Medusa hurriedly yanked on her school uniform. She had slept through her alarm, again, and if she missed the bus her dad would strangle her for sure. Since he didn’t have any limbs, asphyxiation was his primary form of punishment.
Once her training bra was over her head, she had one of the snakes that made up her hair curl around the others and clamp onto its own tail to fashion the unruly mess into a sort of writhing ponytail. Looking in the mirror, she thought again and had one of the snakes slither itself free and instead dangle in front of her face.
While her hair was more or less fixing itself, her hands were buttoning her blouse. By some small miracle, Medusa didn’t miss a button in her haste and the tails were even. She tucked it into her skirt and cinched her beaded snake belt around her waist. It wasn’t technically kosher according to the school’s dress code, but none of her teachers had said anything, yet. And until one did, well…a girl has to find some room for fashion.
She very nearly dashed out the door of her room without her polarized glasses. If she had, detention would have been the least of her worries if she ended up accidentally turning the bus driver to stone again. She hated the glasses. They were super ugly–as bad as the ones they give you in a 3-D movie–but at least everyone in the school had to wear them. Of course everyone else’s were polarized perpendicular to hers. All the other students hated Medusa for being the reason they had to wear the dorky glasses, but she was just glad she wasn’t alone.
She dashed downstairs and glanced at the clock in the dining room. Her speed had paid off; she would have time to eat breakfast and still catch the bus.
As she was rounding the corner into the kitchen, her mom startled her by popping out of her bedroom, yelling.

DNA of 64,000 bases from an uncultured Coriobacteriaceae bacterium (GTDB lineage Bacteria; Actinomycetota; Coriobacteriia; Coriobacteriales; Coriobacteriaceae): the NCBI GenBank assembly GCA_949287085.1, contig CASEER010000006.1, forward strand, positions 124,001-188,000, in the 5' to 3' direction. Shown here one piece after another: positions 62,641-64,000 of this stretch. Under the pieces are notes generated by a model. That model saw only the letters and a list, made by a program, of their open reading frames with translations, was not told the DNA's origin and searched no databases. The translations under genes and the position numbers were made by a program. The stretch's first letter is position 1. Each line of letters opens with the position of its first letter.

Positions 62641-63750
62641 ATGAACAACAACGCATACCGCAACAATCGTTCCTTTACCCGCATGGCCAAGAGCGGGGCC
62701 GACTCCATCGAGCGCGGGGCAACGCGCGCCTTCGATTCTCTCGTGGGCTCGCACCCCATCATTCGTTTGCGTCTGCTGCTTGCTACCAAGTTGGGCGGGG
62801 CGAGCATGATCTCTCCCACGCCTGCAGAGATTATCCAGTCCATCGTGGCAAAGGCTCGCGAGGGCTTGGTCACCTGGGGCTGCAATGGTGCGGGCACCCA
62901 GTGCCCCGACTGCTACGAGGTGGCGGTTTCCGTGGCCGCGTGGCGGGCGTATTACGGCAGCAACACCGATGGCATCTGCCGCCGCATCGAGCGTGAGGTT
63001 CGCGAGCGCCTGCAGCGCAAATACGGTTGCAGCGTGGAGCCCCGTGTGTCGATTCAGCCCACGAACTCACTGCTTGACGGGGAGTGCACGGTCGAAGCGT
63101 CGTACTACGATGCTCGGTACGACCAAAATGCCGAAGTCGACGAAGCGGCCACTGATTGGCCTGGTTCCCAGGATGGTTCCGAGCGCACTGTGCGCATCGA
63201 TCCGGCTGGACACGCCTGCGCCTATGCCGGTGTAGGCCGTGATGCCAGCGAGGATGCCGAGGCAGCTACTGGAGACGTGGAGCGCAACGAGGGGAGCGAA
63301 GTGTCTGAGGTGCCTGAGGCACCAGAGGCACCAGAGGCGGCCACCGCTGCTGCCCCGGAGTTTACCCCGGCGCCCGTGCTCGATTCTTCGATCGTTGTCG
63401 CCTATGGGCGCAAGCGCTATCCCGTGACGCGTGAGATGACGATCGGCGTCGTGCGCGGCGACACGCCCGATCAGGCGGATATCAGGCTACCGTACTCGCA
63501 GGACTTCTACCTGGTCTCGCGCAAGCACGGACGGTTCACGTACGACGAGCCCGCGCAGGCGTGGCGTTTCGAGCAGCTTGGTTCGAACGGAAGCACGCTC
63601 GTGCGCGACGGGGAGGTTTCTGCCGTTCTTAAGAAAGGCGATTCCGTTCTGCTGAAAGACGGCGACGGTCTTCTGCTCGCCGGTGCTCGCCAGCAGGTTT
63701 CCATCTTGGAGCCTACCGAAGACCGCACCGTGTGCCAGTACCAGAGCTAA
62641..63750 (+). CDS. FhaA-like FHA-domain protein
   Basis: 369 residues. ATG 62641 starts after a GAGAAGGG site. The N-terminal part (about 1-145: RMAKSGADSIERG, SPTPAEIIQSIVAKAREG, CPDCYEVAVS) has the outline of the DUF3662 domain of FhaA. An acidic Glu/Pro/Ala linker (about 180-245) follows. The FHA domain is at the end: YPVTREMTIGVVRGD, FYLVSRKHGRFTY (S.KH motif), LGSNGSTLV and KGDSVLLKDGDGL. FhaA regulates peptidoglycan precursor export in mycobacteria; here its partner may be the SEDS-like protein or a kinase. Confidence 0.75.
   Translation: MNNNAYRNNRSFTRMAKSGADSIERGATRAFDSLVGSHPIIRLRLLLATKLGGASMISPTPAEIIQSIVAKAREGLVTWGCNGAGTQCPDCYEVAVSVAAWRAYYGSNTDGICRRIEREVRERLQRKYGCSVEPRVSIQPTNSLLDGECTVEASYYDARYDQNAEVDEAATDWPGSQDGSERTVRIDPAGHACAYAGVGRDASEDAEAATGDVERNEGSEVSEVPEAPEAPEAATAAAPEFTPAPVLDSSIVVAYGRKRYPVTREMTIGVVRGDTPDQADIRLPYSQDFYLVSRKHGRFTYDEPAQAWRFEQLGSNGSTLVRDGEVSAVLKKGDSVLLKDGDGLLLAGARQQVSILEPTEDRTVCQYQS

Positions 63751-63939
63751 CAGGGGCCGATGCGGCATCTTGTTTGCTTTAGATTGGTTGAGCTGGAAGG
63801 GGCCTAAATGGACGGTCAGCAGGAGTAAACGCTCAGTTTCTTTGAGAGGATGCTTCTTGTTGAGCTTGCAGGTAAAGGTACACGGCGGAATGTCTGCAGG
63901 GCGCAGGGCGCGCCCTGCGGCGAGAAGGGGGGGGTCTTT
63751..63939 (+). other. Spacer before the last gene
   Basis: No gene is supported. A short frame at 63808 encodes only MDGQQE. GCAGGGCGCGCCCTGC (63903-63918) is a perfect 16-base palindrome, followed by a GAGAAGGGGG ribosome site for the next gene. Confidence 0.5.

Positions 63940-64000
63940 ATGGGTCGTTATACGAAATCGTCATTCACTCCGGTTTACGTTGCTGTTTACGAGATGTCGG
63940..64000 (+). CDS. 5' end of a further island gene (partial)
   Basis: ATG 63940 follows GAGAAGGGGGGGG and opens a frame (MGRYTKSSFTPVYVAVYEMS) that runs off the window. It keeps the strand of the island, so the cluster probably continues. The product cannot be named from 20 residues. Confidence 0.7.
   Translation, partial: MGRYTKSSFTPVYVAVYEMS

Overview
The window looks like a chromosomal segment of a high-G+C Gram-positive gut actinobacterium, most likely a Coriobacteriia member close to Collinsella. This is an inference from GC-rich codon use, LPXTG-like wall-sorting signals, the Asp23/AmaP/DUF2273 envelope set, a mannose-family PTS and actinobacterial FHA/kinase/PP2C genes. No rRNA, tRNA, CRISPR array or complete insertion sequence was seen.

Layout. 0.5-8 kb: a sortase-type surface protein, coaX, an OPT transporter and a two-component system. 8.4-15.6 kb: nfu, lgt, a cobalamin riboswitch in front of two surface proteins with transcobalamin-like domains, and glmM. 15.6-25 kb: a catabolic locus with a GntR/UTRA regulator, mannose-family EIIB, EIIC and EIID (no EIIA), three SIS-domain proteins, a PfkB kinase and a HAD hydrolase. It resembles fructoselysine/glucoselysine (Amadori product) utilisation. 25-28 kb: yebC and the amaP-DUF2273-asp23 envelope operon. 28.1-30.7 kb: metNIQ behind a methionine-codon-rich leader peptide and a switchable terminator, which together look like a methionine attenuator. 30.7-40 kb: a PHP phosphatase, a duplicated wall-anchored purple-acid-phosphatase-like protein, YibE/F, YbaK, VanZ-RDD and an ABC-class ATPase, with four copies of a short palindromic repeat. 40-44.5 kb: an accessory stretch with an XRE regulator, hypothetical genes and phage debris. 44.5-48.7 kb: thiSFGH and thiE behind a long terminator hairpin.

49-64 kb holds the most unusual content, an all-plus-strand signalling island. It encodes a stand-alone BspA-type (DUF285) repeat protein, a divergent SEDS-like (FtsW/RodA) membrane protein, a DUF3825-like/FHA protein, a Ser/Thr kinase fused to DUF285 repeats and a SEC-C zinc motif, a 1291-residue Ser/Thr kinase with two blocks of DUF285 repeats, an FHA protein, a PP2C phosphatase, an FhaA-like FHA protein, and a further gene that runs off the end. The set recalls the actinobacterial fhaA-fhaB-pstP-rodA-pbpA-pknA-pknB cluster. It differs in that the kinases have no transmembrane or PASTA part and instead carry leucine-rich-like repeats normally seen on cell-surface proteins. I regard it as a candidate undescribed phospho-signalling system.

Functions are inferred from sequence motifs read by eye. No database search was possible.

“Medi! You are running late. Did you forget you are supposed to feed your hair this morning?”
“Ah, crap!” shouted Medusa, turning in shame to view her mother. Her dad was wrapped around her mom’s neck like a feather boa, only instead of being covered in feathers, he was an actual boa.
“Language!” was her mother’s automated reply. Then, “Well, you better pack up some mice to bring to school.”
“But mom,” whined Medusa. “The other kids will make fun of me if I have to feed my hair at school. Can’t I do it when I get home?”
“You know how hungry your hair gets if you miss feeding time. I will not be responsible for how you behave if your meal is late. Now pack your mice and get out the door.” Her mother met her glare and her father hissed and flicked his tail. Then the duo disappeared back into their room.
Medusa’s parents met in the circus, where her mother worked as a snake charmer. She was clearly very talented, as she charmed Medusa’s father right into marriage. When she became pregnant, the couple left the nomadic circus life and got a job teaching herpetology at the local university. Medusa had always been bitter about this, as she hated most of the kids at school but got along great with her parents’ old circus friends. But whenever she would complain, her parents assured her that it is for her own best interest and that is the end of that conversation.
Medusa scarfed down a bowl of Count Chocula and grabbed a bag of frozen baby mice from the freezer to stuff into her pre-packed lunch bag. Her hair much preferred live mice, but her dad wouldn’t let her raise them. He told her she needed to prove she was responsible enough to keep her goldfish alive first before he could agree to mammals, and besides, having to smell those warm, quivering bodies all day…well, he wasn’t sure he could resist swallowing the breeding pairs. So until her maturity was verified, it was frozen pinkies for her hair, and frozen rats for dad.
She stuck one arm into her jacket sleeve and backpack strap as she ran out the door, maneuvering the other arm as she sprinted. Once she rounded the corner of the house, Medusa was relieved to see that the bus with the tinted windows was not yet parked in front of her driveway, honking. Panting, she stood at the end of the driveway, leaned back against the ancient oak that her dad was always threatening to have cut down before it fell on the house, and took in nature, since her parents refused to get her an iPhone like all the other kids had.